Making data smaller is suddenly a big deal
You have to see the Big Picture when tackling Big Data. But that’s no small task.
You can’t buy a Small Mac at McDonald’s. You can’t go into 7-Eleven and purchase a Small Gulp. It’s doubtful the star of “Sesame Street” would have attracted as much attention if he was named Small Bird.
That’s because we love big things. It’s pervasive in our culture. We love big shows and big tops and big valleys. Smaller canyons won’t do; we need a Grand Canyon. And while we have big cities, there is only one Big Apple.
So it stands to reason that if we were going to name the proliferation of information available to plant managers today, we’d come up with the name Big Data. It fits. It matches the size and scope of the information available to plant personnel today, delivered through a variety of devices. And as the data gets bigger, so too do the rooms we build to try and contain it.
When we look at the explosion of data and data delivery today, we see more than just size. The data delivery is relentless. We have alarms to manage and data points to evaluate and information to ponder.
We must do it all while keeping the line up and running. The flow of information and the flow of product must run in parallel, because it is dangerous when they intersect. That’s when bad decisions are made, when processes break down.
So while we call it Big Data, we in manufacturing also are trying to make it smaller. Companies focus their efforts on helping manufacturers slice through the volume of data and the noise of alarms to get at the right information at the right time.
That’s the key, of course. Leaving aside our national preference for bigness, what is most important about data is not its size, but its ability to help us understand the world we live in.
For example, we use temperature to tell us how many layers of clothing to put on each morning. In Chicago over this past winter, the answer was seven. By the time you receive this issue, I’m hoping the answer is down to two. Regardless, I’ll use the data to help me make that choice.
We evaluate data as a matter of course every day. Our new cars can warn us about low tire pressure and high engine temperature, and ping us when we’re running out of gas. While that data may be valuable at various points, what we’re primarily concerned with as we drive is the speed of the car. It’s the essential piece of data we need to effectively operate the car. When we are alerted to other issues, we need to evaluate our need to respond based on where we’re going, how fast we have to get there, and whether this might be a good time to stop and do some maintenance.
Plant managers must make these same calculations, on far more systems and sensors each day. Still, the essential questions must still be answered: where are you going, and how fast do you want to get there?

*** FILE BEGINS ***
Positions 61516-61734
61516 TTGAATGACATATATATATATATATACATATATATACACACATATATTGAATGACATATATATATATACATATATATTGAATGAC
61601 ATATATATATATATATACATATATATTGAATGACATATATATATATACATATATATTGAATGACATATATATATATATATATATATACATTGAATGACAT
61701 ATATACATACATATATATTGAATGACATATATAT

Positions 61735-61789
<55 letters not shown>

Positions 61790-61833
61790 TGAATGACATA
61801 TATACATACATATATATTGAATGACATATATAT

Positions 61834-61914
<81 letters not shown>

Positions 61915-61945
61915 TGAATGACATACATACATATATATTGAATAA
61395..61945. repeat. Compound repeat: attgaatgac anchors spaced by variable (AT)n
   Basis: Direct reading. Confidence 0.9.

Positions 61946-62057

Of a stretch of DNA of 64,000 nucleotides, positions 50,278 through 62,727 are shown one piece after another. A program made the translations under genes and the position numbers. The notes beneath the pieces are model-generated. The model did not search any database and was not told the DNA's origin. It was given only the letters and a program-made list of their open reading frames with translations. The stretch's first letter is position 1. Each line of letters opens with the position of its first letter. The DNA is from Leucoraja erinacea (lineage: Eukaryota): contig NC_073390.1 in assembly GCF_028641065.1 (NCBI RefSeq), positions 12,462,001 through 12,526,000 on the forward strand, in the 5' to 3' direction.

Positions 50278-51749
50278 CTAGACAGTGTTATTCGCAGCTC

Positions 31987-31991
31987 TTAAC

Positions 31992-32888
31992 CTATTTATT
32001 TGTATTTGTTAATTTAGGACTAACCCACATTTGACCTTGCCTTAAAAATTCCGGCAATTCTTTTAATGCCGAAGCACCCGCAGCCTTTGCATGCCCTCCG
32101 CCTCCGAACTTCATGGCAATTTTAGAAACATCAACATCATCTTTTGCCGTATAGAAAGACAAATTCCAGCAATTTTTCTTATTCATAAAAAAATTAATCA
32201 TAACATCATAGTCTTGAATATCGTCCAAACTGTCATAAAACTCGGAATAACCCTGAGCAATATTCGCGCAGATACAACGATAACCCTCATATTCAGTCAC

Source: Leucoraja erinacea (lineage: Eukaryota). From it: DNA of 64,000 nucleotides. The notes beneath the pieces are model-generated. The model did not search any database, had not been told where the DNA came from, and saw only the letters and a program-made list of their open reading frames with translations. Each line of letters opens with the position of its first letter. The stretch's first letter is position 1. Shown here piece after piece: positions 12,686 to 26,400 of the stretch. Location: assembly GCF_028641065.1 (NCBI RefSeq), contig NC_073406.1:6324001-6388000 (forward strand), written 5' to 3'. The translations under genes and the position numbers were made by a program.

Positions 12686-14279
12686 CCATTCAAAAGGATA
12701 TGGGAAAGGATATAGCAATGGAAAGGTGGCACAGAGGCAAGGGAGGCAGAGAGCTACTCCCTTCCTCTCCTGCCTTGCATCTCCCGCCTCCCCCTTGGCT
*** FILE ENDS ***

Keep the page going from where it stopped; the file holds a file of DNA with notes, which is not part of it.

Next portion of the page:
Synthesizing data is now a crucial part of our manufacturing process. It’s not just about making a decision, because you could respond to any piece of data with a wide range of decisions. Where the large control rooms now play a large role is in bringing all that data to a single point of reference and creating collaboration among stakeholders in the process to understand quickly what the effects of any decision might be on the operation as a whole.
And that’s important because no one person has all the answers. If you create a collaborative process to evaluate systems and solve problems, you bring together all the people who can contribute. If you try to see just one piece of data, or react to each alarm as a crisis, or fail to involve the whole team in the data analysis, you’re going to miss something important.
In other words, you have to see the Big Picture when tackling Big Data. But that’s no small task.
The new control rooms show us that we must do more than just collect and manage data. We must see it as one more tool in our ability to run an efficient plant. We have Big Data, and to a point, that’s a good thing. We have all of the knowledge we could possibly want on what our plant is doing, how well it is operating, and where our equipment’s performance is heading.
We also need a way to shrink that data to fit our needs. Then it becomes Smart Data, and that is a really Big Idea.
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Annual Salary Survey
In a year when manufacturing continued to lead the economic rebound, it makes sense that plant manager bonuses rebounded. Plant Engineering’s annual Salary Survey shows both wages and bonuses rose in 2012 after a retreat the year before.
Average salary across all job titles for plant floor management rose 3.5% to $95,446, and bonus compensation jumped to $15,162, a 4.2% increase from the 2010 level and double the 2011 total, which showed a sharp drop in bonus.